Magazine article Policy & Practice

Communications and Customer Service

Magazine article Policy & Practice

Communications and Customer Service

Article excerpt

I recently found myself in the predicament of rushing to find child care for my seven-month-old son after the arrangements I had in place for many months fell through. For a parent, this is one of the most important decisions one has to make--and should not be taken lightly. You must essentially trust the safety and welfare of your child to someone else. With three weeks to find a new provider, I was feeling more than a little anxious.


As an administrator in the human service arena, I know that finding quality child care that meets a family's needs is a daunting task. In-home care providers, child-care centers, registered, licensed ... what's the difference? And, how do you even begin to search? This event gave me a personal experience with one of our professional challenges.

I consider myself lucky that I knew how to navigate the system to find a provider that was a good match for my family and do all the requisite reference checking. But what about those parents who don't know where to begin? That's a question we've been trying to answer in Kansas as we focus our efforts on being truly customer centered.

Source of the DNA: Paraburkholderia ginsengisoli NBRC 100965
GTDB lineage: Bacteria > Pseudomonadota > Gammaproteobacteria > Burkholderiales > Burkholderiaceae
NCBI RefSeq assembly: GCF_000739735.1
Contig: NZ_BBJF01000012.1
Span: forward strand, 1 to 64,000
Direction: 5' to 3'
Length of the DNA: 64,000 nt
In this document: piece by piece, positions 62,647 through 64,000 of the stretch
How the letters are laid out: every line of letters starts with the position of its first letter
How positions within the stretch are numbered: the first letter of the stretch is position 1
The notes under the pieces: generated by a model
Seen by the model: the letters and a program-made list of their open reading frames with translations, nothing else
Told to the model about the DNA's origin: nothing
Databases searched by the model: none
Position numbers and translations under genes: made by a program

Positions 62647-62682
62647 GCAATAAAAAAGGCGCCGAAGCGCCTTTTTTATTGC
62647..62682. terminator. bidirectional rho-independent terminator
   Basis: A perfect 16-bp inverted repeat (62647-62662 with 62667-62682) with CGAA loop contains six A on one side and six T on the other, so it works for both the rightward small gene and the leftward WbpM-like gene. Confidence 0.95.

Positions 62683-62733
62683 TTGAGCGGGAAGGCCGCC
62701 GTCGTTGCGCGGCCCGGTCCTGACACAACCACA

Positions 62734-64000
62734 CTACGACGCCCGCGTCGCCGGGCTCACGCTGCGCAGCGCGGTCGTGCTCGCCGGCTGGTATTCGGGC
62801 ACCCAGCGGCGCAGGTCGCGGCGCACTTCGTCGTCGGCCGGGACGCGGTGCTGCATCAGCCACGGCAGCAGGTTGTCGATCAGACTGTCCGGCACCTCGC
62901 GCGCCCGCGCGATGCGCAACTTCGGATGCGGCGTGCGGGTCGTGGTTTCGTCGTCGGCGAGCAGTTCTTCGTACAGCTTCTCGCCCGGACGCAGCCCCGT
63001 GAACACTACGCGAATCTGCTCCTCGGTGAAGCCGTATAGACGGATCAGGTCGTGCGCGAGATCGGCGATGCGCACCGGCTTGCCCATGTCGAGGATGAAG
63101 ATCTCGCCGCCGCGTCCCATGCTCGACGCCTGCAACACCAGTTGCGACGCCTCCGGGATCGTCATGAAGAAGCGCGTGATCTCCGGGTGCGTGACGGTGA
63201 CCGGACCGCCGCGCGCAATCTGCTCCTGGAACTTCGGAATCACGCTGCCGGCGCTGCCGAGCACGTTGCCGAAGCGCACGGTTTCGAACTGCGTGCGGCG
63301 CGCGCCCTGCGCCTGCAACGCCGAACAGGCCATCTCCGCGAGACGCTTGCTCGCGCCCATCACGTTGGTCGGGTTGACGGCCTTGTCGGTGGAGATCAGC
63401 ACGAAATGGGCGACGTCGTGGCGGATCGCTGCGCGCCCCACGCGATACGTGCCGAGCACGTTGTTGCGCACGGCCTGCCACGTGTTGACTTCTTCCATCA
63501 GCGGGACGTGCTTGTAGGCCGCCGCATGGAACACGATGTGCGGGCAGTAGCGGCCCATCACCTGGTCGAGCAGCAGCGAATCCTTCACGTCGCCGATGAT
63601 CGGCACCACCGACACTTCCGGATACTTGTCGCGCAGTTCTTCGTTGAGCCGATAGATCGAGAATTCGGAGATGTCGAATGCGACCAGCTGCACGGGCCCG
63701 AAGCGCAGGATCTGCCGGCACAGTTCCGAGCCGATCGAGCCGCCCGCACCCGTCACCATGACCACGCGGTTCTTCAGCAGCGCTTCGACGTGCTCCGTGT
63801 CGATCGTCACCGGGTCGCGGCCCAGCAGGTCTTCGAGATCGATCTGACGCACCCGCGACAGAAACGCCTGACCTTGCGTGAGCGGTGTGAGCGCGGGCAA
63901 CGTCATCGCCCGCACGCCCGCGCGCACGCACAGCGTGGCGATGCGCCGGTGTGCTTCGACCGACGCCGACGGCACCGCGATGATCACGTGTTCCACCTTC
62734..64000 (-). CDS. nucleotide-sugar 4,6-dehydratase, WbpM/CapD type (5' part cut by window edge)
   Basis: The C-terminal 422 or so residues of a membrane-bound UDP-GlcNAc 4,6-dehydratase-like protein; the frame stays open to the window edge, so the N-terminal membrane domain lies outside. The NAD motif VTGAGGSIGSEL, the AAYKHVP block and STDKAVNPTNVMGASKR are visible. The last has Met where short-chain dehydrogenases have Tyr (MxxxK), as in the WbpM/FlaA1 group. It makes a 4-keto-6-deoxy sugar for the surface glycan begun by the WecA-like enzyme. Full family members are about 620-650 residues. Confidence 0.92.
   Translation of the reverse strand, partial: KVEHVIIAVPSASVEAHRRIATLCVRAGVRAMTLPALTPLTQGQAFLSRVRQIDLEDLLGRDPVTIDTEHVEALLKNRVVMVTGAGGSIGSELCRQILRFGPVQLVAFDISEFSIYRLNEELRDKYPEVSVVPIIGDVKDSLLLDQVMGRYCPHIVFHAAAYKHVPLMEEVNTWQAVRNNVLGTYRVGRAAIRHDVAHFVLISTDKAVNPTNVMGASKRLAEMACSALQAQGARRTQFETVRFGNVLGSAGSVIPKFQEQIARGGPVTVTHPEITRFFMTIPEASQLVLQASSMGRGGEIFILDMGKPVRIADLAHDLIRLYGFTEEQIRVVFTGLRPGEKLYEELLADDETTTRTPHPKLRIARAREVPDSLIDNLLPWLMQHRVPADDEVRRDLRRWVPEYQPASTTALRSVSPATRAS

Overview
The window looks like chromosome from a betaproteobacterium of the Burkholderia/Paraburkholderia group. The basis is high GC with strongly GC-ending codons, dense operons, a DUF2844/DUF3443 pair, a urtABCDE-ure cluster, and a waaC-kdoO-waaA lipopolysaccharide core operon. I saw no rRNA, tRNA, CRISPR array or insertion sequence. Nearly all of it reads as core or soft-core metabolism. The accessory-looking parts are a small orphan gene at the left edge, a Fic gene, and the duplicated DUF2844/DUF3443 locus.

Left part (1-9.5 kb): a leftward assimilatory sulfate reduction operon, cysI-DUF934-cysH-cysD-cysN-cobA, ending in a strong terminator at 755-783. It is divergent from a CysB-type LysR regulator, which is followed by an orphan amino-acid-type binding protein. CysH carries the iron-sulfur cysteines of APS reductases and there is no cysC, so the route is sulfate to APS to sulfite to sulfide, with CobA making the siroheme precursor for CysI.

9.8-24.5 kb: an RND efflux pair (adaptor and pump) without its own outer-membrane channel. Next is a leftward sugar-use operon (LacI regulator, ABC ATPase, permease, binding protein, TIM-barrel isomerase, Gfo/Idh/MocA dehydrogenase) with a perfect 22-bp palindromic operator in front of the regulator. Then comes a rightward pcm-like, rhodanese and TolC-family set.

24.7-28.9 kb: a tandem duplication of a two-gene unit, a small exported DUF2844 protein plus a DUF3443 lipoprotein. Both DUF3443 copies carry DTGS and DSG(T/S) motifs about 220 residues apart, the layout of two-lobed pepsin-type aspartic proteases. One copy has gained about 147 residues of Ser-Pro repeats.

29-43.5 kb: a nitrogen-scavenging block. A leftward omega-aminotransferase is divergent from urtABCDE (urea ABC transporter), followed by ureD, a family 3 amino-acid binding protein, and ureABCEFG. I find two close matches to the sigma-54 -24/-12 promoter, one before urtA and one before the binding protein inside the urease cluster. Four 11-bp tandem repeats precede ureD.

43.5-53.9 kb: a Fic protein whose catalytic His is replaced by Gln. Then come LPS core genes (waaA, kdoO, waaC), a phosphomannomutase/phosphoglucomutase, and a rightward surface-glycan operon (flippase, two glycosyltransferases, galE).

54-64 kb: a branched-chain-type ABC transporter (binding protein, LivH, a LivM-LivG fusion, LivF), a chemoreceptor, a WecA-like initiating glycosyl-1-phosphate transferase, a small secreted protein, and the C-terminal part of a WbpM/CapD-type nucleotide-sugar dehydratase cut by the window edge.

What is the state's responsibility? At minimum, the state has a responsibility to be transparent in how it does business. This should include providing information to the public about what is required of individuals licensed to provide child care and how the state monitors compliance with those requirements. The state also has responsibility for ensuring the welfare of our most vulnerable populations, especially children. It follows then, that the state should play a role in helping families locate and, in some cases, purchase quality child care.

In Kansas, these state responsibilities are shared by two agencies. The Department of Health and Environment is responsible for licensure and inspection of child-care facilities, while the Department of Social and Rehabilitation Services is responsible for providing support to local resource and referral agencies who help families locate providers; investigating reports of alleged child abuse and neglect; maintaining the Child Abuse and Neglect Central registry, which lists individuals barred from working, residing or volunteering in a child-care home or facility; administration of the state's Early Head Start program; promoting and funding a variety of child-care quality initiatives; and providing a subsidy to help low-income working families pay for quality child care.

This division of responsibilities can be confusing for both providers and for families. …

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